What is more, there was simply the problem of evil in the nation. With all this idolatry and disobedience and no firm leadership, evil was rampant.

Evil shows itself in many different forms, but we too are surrounded by evil and feel its pressure on our lives.

All of that is the backdrop to Hannah’s particular experiences. It was not an easy world then in which to believe in God and to trust him. It is not an easy world now. But that was not all for Hannah. There was trouble in the nation, but there was also trouble in Hannah’s own family. Her family life was full of strife and anguish. All in all God did not make things comfortable for her. And in his loving but mysterious wisdom, he often doesn’t make things comfortable for us either. He is far more concerned that we grow in faith than that we live comfortable, challenge free lives.

Not that there aren’t good times. Family life is delightful, but often other stuff happens too, and it is not comfortable. Hannah’s experience is especially relevant for those for whom life has brought not just delight but trouble. So that’s pretty well all of us – wouldn’t you agree as you think about your own life? If you don’t agree, and as you look back you reckon life has been by and large trouble free, then can I give you a gentle warning? There’s trouble on the way.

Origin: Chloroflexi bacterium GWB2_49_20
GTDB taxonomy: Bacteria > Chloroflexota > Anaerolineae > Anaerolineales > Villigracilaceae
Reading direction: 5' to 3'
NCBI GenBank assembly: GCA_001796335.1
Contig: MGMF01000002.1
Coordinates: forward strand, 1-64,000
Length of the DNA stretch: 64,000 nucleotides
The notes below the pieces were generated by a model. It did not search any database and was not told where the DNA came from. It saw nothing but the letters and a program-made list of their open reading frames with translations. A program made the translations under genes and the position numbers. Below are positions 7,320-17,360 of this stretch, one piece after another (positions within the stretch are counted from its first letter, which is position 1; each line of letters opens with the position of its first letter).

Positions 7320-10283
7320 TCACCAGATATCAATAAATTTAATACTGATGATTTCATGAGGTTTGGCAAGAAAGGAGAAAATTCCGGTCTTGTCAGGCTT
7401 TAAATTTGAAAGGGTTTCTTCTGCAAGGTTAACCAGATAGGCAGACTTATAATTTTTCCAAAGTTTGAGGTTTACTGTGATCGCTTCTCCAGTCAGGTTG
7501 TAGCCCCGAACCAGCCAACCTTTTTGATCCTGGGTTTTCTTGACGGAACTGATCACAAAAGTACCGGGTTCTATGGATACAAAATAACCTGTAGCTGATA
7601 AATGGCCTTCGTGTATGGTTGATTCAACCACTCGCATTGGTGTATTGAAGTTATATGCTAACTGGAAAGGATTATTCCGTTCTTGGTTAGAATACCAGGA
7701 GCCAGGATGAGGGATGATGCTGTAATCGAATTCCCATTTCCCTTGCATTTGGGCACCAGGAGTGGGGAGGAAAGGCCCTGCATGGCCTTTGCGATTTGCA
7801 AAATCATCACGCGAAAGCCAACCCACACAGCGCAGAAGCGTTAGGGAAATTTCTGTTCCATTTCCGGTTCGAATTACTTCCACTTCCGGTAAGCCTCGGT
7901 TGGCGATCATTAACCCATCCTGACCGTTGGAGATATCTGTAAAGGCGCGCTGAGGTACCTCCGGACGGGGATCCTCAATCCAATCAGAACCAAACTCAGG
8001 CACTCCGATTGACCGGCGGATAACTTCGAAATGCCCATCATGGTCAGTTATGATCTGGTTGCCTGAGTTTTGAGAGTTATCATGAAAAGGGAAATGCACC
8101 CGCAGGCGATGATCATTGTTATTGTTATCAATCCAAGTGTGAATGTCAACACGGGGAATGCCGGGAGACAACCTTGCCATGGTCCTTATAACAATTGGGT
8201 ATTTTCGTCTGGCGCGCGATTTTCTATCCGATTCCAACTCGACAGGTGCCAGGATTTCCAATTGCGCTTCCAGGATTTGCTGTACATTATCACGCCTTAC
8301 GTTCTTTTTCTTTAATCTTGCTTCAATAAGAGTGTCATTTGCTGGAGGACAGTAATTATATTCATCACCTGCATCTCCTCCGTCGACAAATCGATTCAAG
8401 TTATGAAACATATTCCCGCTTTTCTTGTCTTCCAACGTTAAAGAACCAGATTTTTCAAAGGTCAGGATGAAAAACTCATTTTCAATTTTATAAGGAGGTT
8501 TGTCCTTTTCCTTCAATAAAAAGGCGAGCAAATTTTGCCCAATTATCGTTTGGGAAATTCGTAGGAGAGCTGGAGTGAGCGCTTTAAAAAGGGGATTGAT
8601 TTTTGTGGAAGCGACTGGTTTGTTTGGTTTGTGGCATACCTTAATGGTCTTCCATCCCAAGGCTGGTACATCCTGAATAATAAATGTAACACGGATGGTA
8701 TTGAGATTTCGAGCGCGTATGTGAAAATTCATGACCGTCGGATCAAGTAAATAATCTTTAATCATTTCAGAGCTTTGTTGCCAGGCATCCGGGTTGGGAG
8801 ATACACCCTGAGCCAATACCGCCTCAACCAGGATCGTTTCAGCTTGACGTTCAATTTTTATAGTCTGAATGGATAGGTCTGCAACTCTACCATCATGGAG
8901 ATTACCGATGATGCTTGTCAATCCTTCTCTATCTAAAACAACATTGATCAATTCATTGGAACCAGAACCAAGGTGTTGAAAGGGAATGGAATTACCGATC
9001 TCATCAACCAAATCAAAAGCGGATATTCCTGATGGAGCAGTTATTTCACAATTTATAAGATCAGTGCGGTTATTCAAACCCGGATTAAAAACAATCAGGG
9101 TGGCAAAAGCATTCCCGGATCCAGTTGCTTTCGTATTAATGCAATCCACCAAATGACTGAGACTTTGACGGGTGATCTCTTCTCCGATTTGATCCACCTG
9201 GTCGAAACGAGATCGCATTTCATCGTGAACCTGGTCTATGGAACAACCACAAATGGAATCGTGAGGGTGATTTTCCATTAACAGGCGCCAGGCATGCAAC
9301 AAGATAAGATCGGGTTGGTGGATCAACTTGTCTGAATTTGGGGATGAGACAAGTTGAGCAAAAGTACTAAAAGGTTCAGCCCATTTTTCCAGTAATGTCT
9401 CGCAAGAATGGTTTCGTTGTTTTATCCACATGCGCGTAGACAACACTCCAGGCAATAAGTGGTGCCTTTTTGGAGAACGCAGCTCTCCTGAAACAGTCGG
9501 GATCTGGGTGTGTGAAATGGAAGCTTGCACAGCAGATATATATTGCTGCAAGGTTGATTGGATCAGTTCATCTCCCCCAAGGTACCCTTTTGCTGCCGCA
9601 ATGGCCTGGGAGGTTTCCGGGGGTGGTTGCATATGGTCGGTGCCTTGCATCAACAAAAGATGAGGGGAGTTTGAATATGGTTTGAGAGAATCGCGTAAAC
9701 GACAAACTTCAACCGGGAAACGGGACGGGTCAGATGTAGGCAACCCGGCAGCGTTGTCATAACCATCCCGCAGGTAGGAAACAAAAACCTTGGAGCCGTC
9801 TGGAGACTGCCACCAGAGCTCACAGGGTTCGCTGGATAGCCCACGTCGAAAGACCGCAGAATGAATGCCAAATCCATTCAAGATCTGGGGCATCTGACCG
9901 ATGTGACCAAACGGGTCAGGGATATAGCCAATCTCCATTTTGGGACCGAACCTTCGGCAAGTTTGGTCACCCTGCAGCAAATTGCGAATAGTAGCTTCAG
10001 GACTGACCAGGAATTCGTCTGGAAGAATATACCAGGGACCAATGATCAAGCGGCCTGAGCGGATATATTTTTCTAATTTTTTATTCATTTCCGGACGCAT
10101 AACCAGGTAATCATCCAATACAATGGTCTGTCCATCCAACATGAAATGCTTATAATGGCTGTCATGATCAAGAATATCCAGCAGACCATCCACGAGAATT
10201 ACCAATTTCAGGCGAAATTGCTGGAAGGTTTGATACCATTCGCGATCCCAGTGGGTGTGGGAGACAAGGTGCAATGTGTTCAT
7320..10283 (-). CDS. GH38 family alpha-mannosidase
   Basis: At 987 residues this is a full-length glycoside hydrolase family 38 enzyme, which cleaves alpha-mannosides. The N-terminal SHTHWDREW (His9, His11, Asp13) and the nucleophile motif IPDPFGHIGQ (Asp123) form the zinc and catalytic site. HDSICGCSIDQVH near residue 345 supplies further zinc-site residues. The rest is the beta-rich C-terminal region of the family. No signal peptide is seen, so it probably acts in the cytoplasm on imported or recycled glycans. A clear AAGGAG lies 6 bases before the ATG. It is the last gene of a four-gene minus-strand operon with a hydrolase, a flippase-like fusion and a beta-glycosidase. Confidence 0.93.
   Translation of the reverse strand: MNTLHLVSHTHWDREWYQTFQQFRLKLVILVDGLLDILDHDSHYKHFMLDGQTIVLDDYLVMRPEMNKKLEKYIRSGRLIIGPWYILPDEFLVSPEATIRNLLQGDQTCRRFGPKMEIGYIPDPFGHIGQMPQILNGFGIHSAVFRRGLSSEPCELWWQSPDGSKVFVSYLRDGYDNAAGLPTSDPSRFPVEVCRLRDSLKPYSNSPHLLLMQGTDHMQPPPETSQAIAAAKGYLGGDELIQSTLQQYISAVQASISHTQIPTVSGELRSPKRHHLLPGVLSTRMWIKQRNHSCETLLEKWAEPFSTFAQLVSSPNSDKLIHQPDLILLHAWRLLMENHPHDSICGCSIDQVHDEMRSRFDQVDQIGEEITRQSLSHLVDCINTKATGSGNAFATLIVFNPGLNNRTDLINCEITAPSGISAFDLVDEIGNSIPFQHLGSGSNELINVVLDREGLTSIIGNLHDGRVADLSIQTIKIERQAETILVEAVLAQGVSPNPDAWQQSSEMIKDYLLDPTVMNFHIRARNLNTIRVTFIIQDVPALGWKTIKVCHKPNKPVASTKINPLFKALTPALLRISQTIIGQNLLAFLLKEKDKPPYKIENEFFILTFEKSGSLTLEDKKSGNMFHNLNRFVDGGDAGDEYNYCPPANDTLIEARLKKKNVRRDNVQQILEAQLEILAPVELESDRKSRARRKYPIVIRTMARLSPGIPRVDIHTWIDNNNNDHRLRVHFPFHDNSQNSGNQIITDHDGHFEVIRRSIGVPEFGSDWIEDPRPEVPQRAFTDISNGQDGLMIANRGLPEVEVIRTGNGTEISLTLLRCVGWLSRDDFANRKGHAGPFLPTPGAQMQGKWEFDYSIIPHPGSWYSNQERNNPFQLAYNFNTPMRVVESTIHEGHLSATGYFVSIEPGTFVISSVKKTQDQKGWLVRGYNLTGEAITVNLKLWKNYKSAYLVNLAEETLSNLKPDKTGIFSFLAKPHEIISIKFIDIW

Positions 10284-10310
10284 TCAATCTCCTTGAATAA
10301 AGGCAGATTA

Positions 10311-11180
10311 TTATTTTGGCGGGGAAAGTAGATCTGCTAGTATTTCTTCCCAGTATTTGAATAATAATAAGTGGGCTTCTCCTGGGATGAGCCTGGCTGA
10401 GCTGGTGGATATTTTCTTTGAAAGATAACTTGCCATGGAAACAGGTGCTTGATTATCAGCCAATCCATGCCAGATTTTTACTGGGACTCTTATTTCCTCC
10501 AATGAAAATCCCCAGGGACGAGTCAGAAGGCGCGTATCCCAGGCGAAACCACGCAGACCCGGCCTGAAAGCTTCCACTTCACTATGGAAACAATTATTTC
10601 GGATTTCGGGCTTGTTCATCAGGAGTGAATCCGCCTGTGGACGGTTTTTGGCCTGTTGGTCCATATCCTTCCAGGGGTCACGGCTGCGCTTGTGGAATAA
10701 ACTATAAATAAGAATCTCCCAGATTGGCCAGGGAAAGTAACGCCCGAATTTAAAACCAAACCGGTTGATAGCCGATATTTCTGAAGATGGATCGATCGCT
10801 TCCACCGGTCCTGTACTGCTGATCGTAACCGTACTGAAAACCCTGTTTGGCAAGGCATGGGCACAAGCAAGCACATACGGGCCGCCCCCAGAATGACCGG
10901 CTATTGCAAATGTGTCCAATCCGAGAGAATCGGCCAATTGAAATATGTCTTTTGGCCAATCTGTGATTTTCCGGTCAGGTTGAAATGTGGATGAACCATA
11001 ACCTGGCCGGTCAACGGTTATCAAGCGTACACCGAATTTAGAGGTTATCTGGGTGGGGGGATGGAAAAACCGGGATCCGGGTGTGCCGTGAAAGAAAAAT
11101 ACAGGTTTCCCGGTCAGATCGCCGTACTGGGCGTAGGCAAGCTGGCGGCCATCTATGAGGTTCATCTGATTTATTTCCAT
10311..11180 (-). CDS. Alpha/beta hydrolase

Hannah needed no such warning. She’s all too familiar with trouble. Why? Well, Hannah was married to Elkanah. But Elkanah was also married to Peninnah. So he had two wives. That was pretty standard practice in those days. Mind you, perhaps the most obvious thing we could learn from this story is that bigamy is not a good idea – just in case you intended to try it. It leads to rivalry and bitterness and argument. Peninnah had a whole load of children. Hannah had none. 1.6-7:

6And because the Lord had close [Hannah’s] womb, her rival kept provoking her in order to irritate her. 7This went on year after year. Whenever Hannah went up to the house of the Lord, her rival provoked her till she wept and would not eat.

She suffered great pain, especially as she was provoked to tears again and again by her fertile, successful co-wife. What was supposed to be a great family outing to Shiloh and the temple always turned very sour for Hannah.

So Hannah’s own personal life was full of trouble too. She lived in a troubled nation. She had a troubled family. And she was a troubled woman. She was desperate about her situation. She had an intense desire to have a child. Year after year went by and nothing happened. So what does she do? She turns to prayer. She goes to God and cries out before him and asks that she might have a son. And God hears and says ‘yes’. And she is given the son she longed for - Samuel.